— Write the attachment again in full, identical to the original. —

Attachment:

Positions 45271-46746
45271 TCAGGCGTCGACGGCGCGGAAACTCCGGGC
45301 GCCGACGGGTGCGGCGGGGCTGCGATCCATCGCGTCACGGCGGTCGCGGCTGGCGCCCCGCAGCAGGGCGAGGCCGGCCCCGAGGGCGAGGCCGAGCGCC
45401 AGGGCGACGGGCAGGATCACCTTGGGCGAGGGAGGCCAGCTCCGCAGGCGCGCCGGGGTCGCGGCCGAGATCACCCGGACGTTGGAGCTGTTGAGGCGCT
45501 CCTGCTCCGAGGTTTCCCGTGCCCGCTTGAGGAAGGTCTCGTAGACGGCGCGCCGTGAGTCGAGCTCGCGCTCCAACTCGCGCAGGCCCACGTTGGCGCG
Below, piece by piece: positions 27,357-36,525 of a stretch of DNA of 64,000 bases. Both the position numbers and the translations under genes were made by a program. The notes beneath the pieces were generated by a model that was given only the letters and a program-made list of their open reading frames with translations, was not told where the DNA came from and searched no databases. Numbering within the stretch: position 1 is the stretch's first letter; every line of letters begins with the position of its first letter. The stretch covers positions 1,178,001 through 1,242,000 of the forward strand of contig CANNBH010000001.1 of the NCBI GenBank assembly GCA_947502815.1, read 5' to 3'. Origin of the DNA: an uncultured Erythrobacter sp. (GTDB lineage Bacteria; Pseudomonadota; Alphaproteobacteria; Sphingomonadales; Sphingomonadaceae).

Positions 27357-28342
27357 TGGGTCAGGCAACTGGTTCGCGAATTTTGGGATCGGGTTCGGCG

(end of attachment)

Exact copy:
Positions 45271-46746
45271 TCAGGCGTCGACGGCGCGGAAACTCCGGGC
45301 GCCGACGGGTGCGGCGGGGCTGCGATCCATCGCGTCACGGCGGTCGCGGCTGGCGCCCCGCAGCAGGGCGAGGCCGGCCCCGAGGGCGAGGCCGAGCGCC
45401 AGGGCGACGGGCAGGATCACCTTGGGCGAGGGAGGCCAGCTCCGCAGGCGCGCCGGGGTCGCGGCCGAGATCACCCGGACGTTGGAGCTGTTGAGGCGCT
45501 CCTGCTCCGAGGTTTCCCGTGCCCGCTTGAGGAAGGTCTCGTAGACGGCGCGCCGTGAGTCGAGCTCGCGCTCCAACTCGCGCAGGCCCACGTTGGCGCG
Below, piece by piece: positions 27,357-36,525 of a stretch of DNA of 64,000 bases. Both the position numbers and the translations under genes were made by a program. The notes beneath the pieces were generated by a model that was given only the letters and a program-made list of their open reading frames with translations, was not told where the DNA came from and searched no databases. Numbering within the stretch: position 1 is the stretch's first letter; every line of letters begins with the position of its first letter. The stretch covers positions 1,178,001 through 1,242,000 of the forward strand of contig CANNBH010000001.1 of the NCBI GenBank assembly GCA_947502815.1, read 5' to 3'. Origin of the DNA: an uncultured Erythrobacter sp. (GTDB lineage Bacteria; Pseudomonadota; Alphaproteobacteria; Sphingomonadales; Sphingomonadaceae).

Positions 27357-28342
27357 TGGGTCAGGCAACTGGTTCGCGAATTTTGGGATCGGGTTCGGCG